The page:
Many of the old draconian powers of the monarchy have not disappeared but rather passed into the possession of modern British politicians. British Prime Ministers have inherited from their feudal predecessors the 'royal perogative' to declare war or sign treaties without the consent of parliament. Legal scholars use the term 'crown-in-parliament' to describe the way in which the modern British parliament, and by extension modern British governments, have inherited the vast powers which Henry VIII and Charles I wielded. In Britain and in New Zealand, no written constitution exists to protect human rights from abusive governments and parliaments. When New Zealand governments decided to suspend the right of free expression during World War Two and again during the Waterfront Lockout of 1951 they needed only a couple of quick votes in parliament to get their way.
And some ancient and crucial powers are still vested directly in the monarchy. In Britain and in many of its former settler-colonies, the Queen or her representative is charged with overseeing the formation of a government after an election. Usually this process is an uncomplicated, uncontroversial matter, as the leader of party which has won the largest number of seats in parliament is invited to become Prime Minister. As the British republican blogger James Bloodworth notes, though, the monarch or her representative is free to break from established patterns:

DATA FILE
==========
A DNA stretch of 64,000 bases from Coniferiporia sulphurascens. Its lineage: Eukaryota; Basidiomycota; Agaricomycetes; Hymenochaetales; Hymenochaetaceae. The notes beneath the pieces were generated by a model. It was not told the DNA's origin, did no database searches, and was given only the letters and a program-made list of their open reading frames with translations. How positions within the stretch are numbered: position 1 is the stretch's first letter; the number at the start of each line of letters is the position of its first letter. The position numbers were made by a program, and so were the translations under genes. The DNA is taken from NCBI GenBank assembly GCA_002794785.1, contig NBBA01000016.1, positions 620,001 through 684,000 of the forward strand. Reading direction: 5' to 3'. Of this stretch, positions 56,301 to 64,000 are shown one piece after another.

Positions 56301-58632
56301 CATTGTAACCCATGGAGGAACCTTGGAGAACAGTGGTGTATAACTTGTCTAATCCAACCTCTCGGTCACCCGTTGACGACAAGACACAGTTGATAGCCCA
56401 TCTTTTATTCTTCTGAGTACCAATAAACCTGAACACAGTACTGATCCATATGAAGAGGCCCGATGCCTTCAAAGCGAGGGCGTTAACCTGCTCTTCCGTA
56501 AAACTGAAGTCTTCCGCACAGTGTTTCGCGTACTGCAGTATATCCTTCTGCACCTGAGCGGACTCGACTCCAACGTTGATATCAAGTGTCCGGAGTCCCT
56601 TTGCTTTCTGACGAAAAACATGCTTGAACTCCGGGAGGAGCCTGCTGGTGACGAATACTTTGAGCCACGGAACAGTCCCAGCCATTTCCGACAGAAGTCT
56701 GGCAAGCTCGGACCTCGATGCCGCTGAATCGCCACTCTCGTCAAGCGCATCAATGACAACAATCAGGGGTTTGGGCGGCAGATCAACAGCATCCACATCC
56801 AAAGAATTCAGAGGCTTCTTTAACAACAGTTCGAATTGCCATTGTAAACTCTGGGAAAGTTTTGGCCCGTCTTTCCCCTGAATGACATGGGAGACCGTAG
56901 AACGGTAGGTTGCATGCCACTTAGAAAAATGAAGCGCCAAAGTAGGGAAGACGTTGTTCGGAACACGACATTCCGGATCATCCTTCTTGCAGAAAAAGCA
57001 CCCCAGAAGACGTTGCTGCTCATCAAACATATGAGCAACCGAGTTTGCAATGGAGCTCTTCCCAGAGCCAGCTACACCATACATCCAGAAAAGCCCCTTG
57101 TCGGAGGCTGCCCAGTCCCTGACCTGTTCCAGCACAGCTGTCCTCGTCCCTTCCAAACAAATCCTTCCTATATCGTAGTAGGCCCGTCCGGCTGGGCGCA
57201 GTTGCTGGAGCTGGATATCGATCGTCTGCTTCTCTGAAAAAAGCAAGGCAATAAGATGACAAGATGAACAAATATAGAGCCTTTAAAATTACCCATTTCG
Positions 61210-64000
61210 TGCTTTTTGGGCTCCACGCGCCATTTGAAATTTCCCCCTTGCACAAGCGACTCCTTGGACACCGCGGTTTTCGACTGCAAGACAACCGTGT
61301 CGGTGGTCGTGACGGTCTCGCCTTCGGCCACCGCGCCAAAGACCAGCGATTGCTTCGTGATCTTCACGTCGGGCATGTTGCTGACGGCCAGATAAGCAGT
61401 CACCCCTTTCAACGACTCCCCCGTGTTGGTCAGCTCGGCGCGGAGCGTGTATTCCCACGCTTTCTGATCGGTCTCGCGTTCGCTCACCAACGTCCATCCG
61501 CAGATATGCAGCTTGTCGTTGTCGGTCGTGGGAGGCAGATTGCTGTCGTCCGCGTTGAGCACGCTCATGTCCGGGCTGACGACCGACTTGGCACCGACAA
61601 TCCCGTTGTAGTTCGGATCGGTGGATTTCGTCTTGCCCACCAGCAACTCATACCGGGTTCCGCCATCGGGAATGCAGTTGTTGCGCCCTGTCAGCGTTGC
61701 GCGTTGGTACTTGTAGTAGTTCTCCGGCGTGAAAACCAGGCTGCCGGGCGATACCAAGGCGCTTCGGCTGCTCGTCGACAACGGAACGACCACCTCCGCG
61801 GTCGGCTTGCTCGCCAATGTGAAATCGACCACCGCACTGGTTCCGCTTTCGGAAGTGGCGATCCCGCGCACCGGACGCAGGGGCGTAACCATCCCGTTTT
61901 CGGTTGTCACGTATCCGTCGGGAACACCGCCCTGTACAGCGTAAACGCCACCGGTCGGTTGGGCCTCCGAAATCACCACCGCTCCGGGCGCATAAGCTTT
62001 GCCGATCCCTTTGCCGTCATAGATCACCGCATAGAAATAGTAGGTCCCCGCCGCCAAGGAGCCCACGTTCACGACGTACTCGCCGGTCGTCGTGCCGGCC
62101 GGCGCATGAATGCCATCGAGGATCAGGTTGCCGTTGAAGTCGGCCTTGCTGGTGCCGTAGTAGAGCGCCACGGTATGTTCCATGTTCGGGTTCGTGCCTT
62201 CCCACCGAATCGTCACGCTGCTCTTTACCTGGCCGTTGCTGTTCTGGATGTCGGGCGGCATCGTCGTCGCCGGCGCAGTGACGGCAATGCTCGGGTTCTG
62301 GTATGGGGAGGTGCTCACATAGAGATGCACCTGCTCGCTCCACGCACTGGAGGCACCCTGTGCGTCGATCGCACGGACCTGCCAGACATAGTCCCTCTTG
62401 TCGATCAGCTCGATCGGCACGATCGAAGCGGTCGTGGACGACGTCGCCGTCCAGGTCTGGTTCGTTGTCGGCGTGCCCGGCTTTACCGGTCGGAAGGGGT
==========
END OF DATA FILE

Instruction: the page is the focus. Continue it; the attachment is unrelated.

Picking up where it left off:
In 1975, the Queen’s representative in Australia, Governor-General John Kerr, sacked the reforming government on the pretext of its difficulties in getting its Budget approved by the upper house. Kerr installed the Tory opposition to rule instead. The Queen, or a future King William, could do the same here amid a political crisis...The Queen, not Parliament, chooses the Prime Minister. This gives the monarchy huge power. The ruling class keeps the monarchy out of ordinary politics the better to have it in reserve for extraordinary politics.
Long before John Kerr's legal coup d'etat, the anti-democratic nature of the British monarchy had been been on show in the antipodes. Alarmed by the agitation of the Chartists and other radical groups, the British government passed the Treason Felony Act of 1848 to outlaw all expressions of sympathy for republicanism. After the passage of the Act, hundreds of opponents of the monarchy were shipped to Australia in chains. Later in the nineteenth century, the Act and similar pieces of legislation were used to criminalise Irish nationalists and other critics of the British crown in both Australia and New Zealand.